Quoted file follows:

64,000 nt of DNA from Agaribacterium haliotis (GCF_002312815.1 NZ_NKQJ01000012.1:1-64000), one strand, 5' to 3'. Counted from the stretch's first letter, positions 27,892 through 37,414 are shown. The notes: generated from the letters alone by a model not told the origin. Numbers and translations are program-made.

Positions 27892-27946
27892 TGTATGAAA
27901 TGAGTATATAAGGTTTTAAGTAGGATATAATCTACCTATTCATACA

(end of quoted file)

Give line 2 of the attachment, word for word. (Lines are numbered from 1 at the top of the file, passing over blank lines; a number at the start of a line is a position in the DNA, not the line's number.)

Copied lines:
Positions 27892-27946